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I want to set up a router to block the whole of the internet except for user-specified domains.

Similar questions have been asked here (like this), but they're asked by people who are aiming to manually implement things that I don't understand. I'm just a layman and I'm not anywhere near equipped to do that. OpenDNS has a service like this, but in order to access it, you have to have a "Home VIP" account which costs $20/year, and you can only whitelist up to 50 sites.

The two main drawbacks of the OpenDNS route are that it costs money and that the limit on the number of sites you can whitelist is fairly low. I would prefer 100+.

Does anybody know of a service that can provide this functionality, or something close to it?

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closed as not constructive by Iain Mar 31 '13 at 6:15

As it currently stands, this question is not a good fit for our Q&A format. We expect answers to be supported by facts, references, or expertise, but this question will likely solicit debate, arguments, polling, or extended discussion. If you feel that this question can be improved and possibly reopened, visit the help center for guidance.If this question can be reworded to fit the rules in the help center, please edit the question.

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I don't mean to be mean here, "I'm just a layman and I'm not anywhere near equipped to do that." pretty much means most of the answers you'd get here is out of the scope of the site - have a quick look at the faq to get what I mean. I'd also consider what is free to me - would you accept a simple solution you run yourself (untangle is worth a look), or if you want to make your current gear do this. There's always a tradeoff and its useful to ask yourself what that tradeoff is, and what skills and resources you're willing to put into it - as per @wesleydavid's answer. –  Journeyman Geek Mar 31 '13 at 6:31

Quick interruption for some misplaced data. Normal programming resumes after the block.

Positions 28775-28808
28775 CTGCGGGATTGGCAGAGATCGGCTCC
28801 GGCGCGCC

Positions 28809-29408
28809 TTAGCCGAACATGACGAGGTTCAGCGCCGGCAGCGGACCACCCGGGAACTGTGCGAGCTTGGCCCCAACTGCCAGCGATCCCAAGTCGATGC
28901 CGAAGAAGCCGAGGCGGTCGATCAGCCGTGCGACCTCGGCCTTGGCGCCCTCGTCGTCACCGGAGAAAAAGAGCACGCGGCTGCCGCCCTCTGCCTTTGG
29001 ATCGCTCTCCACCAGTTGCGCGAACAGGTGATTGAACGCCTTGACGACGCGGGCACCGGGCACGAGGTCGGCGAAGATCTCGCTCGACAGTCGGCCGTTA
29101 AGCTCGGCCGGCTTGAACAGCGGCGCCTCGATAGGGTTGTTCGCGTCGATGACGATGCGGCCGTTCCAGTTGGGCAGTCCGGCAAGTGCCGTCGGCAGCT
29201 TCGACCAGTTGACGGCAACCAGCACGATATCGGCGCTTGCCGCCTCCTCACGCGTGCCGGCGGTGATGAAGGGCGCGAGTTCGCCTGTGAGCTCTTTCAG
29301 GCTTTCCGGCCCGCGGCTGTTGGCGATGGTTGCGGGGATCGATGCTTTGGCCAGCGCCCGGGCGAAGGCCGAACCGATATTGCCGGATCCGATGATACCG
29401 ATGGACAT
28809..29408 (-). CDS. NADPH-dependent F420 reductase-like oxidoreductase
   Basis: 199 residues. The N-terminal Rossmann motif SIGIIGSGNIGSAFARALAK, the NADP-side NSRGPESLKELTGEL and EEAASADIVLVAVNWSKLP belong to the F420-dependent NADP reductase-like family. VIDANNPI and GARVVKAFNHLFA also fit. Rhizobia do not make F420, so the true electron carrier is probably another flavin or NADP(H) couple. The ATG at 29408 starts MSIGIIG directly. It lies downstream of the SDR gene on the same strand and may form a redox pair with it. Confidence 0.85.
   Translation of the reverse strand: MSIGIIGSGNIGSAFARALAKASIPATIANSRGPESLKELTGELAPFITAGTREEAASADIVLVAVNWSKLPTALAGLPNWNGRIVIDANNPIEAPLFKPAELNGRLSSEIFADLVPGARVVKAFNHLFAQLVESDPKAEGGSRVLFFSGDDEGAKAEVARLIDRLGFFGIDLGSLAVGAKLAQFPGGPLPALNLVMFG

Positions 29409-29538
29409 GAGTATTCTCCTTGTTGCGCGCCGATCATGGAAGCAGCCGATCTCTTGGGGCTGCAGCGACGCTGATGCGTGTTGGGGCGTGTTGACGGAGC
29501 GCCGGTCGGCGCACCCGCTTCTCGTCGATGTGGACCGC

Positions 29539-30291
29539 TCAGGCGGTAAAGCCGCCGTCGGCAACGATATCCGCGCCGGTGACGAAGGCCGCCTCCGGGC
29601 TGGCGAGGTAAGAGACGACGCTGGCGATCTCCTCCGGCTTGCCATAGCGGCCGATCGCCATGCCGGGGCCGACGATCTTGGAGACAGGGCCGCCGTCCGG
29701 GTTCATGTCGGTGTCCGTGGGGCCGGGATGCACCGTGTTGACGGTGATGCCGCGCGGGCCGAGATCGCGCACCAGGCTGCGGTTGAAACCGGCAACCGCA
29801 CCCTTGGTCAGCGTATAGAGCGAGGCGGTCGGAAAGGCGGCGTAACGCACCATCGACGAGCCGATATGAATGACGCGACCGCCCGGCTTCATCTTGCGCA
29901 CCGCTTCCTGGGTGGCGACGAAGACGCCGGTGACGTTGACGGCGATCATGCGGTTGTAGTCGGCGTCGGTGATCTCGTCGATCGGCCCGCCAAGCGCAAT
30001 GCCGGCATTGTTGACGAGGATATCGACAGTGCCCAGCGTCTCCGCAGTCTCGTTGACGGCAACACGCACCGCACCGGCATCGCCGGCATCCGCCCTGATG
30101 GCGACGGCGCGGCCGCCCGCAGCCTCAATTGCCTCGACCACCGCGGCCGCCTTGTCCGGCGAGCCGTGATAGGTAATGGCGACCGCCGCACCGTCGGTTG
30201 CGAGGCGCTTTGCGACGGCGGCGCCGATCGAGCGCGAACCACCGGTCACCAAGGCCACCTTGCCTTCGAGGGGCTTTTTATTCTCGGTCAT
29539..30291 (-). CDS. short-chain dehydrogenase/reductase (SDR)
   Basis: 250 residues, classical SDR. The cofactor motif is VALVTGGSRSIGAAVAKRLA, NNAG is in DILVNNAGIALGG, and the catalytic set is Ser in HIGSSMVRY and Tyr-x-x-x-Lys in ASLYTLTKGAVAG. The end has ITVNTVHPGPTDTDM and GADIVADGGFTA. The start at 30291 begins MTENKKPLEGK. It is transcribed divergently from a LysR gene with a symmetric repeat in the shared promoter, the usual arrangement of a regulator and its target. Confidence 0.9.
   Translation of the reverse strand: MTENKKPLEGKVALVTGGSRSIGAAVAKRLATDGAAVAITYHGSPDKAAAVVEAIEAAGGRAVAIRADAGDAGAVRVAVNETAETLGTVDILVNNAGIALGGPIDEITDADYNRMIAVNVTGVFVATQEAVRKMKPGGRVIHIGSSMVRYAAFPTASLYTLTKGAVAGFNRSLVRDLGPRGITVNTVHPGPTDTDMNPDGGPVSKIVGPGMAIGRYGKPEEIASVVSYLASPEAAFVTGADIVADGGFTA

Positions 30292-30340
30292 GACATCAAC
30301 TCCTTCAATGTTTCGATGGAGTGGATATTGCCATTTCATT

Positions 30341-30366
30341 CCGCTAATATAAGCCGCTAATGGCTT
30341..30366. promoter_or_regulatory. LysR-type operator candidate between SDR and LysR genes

This is normally done through the use of a web proxy server such as squid, not via DNS hacks. –  Michael Hampton Mar 31 '13 at 15:52
    
I would just use statdns.com/api to do DNS queries through HTTP and circumvent your system. –  Ryan Ries Mar 31 '13 at 16:10
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1 Answer

So you want:

  1. Something that enables you to only allow white-list based DNS resolution to 100 or more domains.
  2. Something that's point-n-click simple, or nearly so.
  3. Has to be free.

The answer is, in a word: NOPE.

Furthermore, know that using DNS as a method of locking down users will require you to restrict all DNS queries leaving your network. Queries will need to be only allowed out of your firewall if they are aimed at approved DNS servers. Doubly furthermore, users can simply edit their hosts file or use some kind of internal DNS server to circumvent that as well.

"My users aren't technical. They won't do that."

They might not be technical, but never underestimate the mental stamina of a person intent on checking their fantasy football brackets. Or porn. It's always porn. People go from "I FORGOT HOW TO COMPUTER" to "I'm haxen ur boxxen lol" before the workweek is out to get what they want.

"I've locked everything down and no one can mess with any setting that pertains to name resolution."

Well okay then. Make sure you attempt to falsify that statement. Preferably using a test subject under the age of 16 who wants to surf a torrent site.

Oh noes what do I do?!

In a choice between free, highly functional, and Fischer Price easy, you can have two. Maybe. My recommendation is to set up your own internal DNS server and make your own whitelist. Too technical? What you're asking is, by nature technical. Thus you either exchange currency for it or the sweat of your brow.

Parting notes: Make sure to block all outbound DNS queries except from that server you set up. Otherwise, stick to OpenDNS and see if you can raise the whitelist limit. $20 isn't much for the whole year. You could probably find that much change on the street. Hint: Check the sofas at shoe stores. Not that I've done that or anything.

Okay I have.

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